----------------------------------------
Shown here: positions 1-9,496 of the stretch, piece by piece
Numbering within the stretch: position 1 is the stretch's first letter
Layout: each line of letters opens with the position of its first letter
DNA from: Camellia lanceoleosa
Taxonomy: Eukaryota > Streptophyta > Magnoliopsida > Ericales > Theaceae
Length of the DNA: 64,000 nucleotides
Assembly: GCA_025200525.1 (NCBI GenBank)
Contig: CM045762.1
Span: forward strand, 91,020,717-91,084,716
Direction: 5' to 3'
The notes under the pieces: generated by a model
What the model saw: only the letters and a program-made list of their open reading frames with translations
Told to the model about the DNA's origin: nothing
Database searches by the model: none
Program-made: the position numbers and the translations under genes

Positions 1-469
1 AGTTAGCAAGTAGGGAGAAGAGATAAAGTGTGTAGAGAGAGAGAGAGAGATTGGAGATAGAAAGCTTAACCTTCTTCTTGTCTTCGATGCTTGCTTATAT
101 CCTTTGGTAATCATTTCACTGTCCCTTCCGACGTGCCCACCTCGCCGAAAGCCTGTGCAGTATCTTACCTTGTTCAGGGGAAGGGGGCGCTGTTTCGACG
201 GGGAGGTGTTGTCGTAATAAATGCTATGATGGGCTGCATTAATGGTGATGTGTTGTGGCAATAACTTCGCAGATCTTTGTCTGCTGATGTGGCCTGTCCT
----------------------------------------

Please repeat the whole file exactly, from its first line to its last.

Shown here: positions 1-9,496 of the stretch, piece by piece
Numbering within the stretch: position 1 is the stretch's first letter
Layout: each line of letters opens with the position of its first letter
DNA from: Camellia lanceoleosa
Taxonomy: Eukaryota > Streptophyta > Magnoliopsida > Ericales > Theaceae
Length of the DNA: 64,000 nucleotides
Assembly: GCA_025200525.1 (NCBI GenBank)
Contig: CM045762.1
Span: forward strand, 91,020,717-91,084,716
Direction: 5' to 3'
The notes under the pieces: generated by a model
What the model saw: only the letters and a program-made list of their open reading frames with translations
Told to the model about the DNA's origin: nothing
Database searches by the model: none
Program-made: the position numbers and the translations under genes

Positions 1-469
1 AGTTAGCAAGTAGGGAGAAGAGATAAAGTGTGTAGAGAGAGAGAGAGAGATTGGAGATAGAAAGCTTAACCTTCTTCTTGTCTTCGATGCTTGCTTATAT
101 CCTTTGGTAATCATTTCACTGTCCCTTCCGACGTGCCCACCTCGCCGAAAGCCTGTGCAGTATCTTACCTTGTTCAGGGGAAGGGGGCGCTGTTTCGACG
201 GGGAGGTGTTGTCGTAATAAATGCTATGATGGGCTGCATTAATGGTGATGTGTTGTGGCAATAACTTCGCAGATCTTTGTCTGCTGATGTGGCCTGTCCT